Title: Land of My Past, Land of My Future
Author: Michael Kaufman
Publisher: Targum Press, 2012
Land of My Past, Land of My Future, a new book by Michael Kaufman, explores a very sensitive issue – religious aliyah today – learnedly and lucidly, with a wink and a bit of humor. As Rabbi Berel Wein says in his introduction, “Kaufman’s book is easy reading on a difficult subject.”
The book begins with Kaufman suddenly and honestly asking himself: “Could there be a galactic obligation to live in Eretz Yisrael? Could it be incumbent on a Jew … living a Torah life, to get up and relocate to Israel?” Kaufman then uses his own personal story as the framework for his research into the halachic issues involved.
Determined to find an answer to his question, he studies Jewish sources throughout the ages and consults some of the leading rabbis of our day. Comfortably and happily living and working in New York at the time, he gives us his own personal reactions each step of the way, from the day his curiosity is awakened until the day he makes the fateful, difficult decision to make aliyah at the age of 35.
Kaufman’s autobiographical saga is selective in a positive way. He shares his thoughts and feelings with us as well as a general description of his very satisfying Jewish life in galut, but no more. He goes into great detail on the exact status of the mitzvah of living in Eretz Yisrael, but makes no mention of sociological, economic, political or security issues which often intrude into any discussion of religious aliyah. Neither is the language difficult for any religious English speaking reader, even for those with little knowledge of Hebrew or of halacha.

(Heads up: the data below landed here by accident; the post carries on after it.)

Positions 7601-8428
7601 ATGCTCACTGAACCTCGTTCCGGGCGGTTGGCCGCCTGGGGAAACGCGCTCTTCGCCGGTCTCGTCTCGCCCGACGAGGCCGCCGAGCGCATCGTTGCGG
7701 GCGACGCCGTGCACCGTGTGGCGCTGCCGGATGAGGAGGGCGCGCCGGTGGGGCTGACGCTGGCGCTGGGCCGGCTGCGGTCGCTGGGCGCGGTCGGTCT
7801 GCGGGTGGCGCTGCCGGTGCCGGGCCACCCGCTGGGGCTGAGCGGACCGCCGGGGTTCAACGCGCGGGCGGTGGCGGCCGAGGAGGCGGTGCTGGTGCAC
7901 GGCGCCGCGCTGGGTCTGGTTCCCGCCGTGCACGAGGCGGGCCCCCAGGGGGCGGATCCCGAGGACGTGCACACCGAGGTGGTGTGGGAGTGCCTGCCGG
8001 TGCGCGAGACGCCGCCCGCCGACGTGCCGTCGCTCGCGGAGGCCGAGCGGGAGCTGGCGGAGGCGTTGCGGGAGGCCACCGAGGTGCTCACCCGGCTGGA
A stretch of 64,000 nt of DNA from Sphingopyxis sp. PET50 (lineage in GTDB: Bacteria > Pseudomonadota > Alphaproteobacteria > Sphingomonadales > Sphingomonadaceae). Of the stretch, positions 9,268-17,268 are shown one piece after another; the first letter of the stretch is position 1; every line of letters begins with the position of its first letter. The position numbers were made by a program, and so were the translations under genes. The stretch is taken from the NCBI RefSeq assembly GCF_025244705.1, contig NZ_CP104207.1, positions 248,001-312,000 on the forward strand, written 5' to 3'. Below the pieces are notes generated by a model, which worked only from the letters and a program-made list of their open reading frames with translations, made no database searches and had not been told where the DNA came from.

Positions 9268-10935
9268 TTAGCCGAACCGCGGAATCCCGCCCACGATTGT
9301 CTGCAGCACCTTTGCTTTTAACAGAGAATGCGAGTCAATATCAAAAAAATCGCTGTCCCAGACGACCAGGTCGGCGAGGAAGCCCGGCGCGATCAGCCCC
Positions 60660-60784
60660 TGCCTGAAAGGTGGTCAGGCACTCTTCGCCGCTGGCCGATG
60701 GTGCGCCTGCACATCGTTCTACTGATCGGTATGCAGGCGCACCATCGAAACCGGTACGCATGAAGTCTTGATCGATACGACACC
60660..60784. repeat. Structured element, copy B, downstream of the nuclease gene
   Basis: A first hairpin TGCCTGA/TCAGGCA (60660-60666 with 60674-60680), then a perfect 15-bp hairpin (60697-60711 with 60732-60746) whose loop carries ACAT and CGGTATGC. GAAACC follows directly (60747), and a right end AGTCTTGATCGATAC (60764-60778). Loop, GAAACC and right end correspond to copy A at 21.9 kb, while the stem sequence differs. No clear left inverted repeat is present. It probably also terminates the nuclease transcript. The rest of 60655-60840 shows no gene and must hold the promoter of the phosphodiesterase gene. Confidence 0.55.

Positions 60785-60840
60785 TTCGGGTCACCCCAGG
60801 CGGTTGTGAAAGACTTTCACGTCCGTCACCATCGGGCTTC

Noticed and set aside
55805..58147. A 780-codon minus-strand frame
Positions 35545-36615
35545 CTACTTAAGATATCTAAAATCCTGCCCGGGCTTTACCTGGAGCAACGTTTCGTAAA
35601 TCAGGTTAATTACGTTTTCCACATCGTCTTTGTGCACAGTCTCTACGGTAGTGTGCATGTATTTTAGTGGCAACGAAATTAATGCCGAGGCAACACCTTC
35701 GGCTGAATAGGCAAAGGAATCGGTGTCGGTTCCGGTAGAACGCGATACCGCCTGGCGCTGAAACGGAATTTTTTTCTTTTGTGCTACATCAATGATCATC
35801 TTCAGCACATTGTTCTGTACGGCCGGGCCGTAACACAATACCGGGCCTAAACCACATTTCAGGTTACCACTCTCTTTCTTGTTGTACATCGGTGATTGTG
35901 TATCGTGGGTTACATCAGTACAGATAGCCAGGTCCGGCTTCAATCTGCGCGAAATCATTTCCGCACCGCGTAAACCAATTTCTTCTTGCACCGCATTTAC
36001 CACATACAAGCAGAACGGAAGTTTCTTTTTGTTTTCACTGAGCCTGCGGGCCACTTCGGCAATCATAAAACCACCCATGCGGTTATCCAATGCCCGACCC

The book is divided into two parts: the “story” of Kaufman’s personal halachic investigation and the halachic sources themselves, which comprise about one third of the book. It is not necessary to read both. A layman may enjoy the story and its happy ending without delving into the largely Hebrew bibliography, and conversely, a Torah scholar will benefit from Kaufman’s comprehensive research into the sources and halachic issues involved.
The book has been praised and approved by Rabbis Berel Wein, Zalman Nehemia Goldberg, S. Suchard, Shmuel Kaminetsky, Yitzchak Kaufman, and Zev Leff.
At a time when aliyah no longer involves the physical or spiritual sacrifice it did years ago, it is important to raise awareness of its centrality to the Torah. It is a fact that circumstances have changed: Aliyah is now realizable; it need no longer be a dream.